With a fairer wind behind us, Charlton might have made the top two. Bowyer knows this better than anyone but is not going to dwell on it. He explains that it was a calculated decision to hold out for Josh Cullen which is why we started the season a bit slowly, even with only five on the bench at Sunderland away. “We decided we’d rather take that chance that he wouldn’t go and play in the Championship than bring someone in who wasn’t as good. We had to accept being not so strong in the first couple of games but it would be better for the season.” He accepts injuries as part and parcel of the sport. “The long-term injuries – you can’t control that. Two dislocated shoulders in one game is unheard of, but with the squad we’d put together, when one goes out, the one coming in is just as good. My hardest job is when they are all fit, deciding who to pick.”

Bowyer pinpoints the dip in form at the turn of the year as the reason for missing out on automatic promotion. “We had Karlan going, Igor injured, Taylor suspended. We went a couple of games with no forwards. Josh Parker was learning the way we play – not right to chuck him straight in. Karlan going that was hard to take. Knew if we’d kept hold of him we’d have finished top two – we drew games after he left that we would have won…but I also understand that’s how football works. He’s a young player who has done well, scored goals, went and played in the Premier League and the club got good money for him. Unfortunately, it’s the way the cookie crumbles as they say.” The manager moves swiftly on, “But I think since then we’ve been strong. Managed to get Igor firing again, got his fitness up, been on a good run.” As an aside, I enquire after Igor’s current injury concerning the play-offs. Bowyer reports that he had a tight thigh a couple of weeks ago and then felt it again in training last Thursday. The boss is “hopeful he is going to be OK”.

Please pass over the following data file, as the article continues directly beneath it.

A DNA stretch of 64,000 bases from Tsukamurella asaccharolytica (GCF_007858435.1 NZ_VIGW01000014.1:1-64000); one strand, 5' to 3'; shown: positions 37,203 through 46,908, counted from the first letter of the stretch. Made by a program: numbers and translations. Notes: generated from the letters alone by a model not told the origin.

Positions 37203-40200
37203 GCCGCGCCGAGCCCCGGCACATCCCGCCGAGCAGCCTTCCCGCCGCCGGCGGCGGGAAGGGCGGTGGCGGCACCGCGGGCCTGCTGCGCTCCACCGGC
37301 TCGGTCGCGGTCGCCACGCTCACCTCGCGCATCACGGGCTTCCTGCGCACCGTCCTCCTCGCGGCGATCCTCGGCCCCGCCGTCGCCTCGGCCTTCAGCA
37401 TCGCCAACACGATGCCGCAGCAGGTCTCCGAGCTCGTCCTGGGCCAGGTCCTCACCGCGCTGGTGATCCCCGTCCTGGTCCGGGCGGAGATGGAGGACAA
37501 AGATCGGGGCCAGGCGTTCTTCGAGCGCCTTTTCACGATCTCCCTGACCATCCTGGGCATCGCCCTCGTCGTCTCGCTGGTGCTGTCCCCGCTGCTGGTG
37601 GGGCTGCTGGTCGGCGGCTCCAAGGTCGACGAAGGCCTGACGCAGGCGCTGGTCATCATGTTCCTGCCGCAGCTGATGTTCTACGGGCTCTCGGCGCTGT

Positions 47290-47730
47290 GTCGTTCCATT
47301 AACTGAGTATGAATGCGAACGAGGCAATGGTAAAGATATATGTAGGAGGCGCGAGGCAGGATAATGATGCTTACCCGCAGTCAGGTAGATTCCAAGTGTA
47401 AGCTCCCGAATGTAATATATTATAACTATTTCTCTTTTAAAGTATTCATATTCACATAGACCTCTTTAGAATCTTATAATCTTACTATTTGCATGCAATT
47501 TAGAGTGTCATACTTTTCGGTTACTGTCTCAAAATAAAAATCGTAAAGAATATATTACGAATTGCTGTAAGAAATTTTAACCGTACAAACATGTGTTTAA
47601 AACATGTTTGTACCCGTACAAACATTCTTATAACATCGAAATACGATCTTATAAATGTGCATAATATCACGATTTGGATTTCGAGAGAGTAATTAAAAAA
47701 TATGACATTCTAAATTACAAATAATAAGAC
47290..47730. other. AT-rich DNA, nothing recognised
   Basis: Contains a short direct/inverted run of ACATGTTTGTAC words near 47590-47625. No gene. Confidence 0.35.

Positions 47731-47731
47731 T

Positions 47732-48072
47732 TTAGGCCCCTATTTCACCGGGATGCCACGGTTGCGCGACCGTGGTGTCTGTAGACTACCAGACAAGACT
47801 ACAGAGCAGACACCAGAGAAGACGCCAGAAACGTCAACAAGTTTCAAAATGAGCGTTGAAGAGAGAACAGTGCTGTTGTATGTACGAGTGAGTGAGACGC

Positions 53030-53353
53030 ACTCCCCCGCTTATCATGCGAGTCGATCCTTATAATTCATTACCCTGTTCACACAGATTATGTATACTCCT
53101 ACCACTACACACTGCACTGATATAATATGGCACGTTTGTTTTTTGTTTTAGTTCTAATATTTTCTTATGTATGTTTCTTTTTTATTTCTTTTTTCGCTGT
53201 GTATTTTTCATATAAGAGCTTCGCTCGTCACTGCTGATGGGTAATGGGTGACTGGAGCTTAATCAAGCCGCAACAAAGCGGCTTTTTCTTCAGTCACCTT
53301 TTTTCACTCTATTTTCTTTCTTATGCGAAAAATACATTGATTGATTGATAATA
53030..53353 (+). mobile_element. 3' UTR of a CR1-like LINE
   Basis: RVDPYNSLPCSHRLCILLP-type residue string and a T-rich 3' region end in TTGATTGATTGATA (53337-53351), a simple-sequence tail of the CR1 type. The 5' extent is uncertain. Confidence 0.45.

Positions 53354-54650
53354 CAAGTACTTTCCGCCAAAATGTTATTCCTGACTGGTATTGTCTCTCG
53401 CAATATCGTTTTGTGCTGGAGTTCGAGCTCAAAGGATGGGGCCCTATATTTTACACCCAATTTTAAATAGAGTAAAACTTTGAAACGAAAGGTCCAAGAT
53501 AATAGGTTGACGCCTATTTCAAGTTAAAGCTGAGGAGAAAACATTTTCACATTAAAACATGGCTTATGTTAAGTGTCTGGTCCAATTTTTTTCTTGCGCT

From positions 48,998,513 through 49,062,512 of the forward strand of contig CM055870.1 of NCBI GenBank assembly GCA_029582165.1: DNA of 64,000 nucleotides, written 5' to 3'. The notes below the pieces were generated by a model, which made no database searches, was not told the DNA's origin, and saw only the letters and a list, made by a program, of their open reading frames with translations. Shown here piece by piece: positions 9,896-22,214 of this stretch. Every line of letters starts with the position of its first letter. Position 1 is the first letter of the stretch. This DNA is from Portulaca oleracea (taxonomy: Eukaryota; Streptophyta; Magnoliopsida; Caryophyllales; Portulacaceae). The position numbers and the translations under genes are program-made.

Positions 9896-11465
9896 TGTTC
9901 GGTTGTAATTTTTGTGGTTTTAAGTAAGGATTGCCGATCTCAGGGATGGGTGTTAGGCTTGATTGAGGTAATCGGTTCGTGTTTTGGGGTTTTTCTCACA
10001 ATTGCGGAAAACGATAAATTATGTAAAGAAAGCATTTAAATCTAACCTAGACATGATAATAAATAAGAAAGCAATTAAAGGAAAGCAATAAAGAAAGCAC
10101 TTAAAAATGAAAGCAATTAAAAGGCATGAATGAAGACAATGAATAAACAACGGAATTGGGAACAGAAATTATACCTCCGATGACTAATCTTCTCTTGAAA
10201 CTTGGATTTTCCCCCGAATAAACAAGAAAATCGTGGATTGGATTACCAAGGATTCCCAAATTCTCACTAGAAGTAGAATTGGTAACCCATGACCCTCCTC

Midway through this interview I thought I’d try a different angle. I ask the gaffer if he could share a funny moment from his time as Charlton manager. “Umm, no, not really – I’m a serious person,” is the initial response. Then he goes on: “The only thing I can think of – and it’s not funny – we made a sub at half-time, but then he didn’t get ready in time – Ben Reeves. He was out warming up, then by the time he’d put his shin pads on, we had to start the second half with ten men. These players nowadays they get mollycoddled, wrapped up in cotton wool, they can’t do anything for themselves. Me and Jacko were wondering what the hell happened there – why wasn’t he ready? Not funny, but it’s one of the strangest!” Fortunately for Ben Reeves, Charlton won said match v Portsmouth in style, batting away the hoodoo of rarely winning on TV. It is certainly not the kind of anecdote to have fans laughing out loud but is nevertheless an insight into the kind of detail that sticks in Bowyer’s mind. While he makes light of it now, I am certain we will not see a repeat under his dugout watch.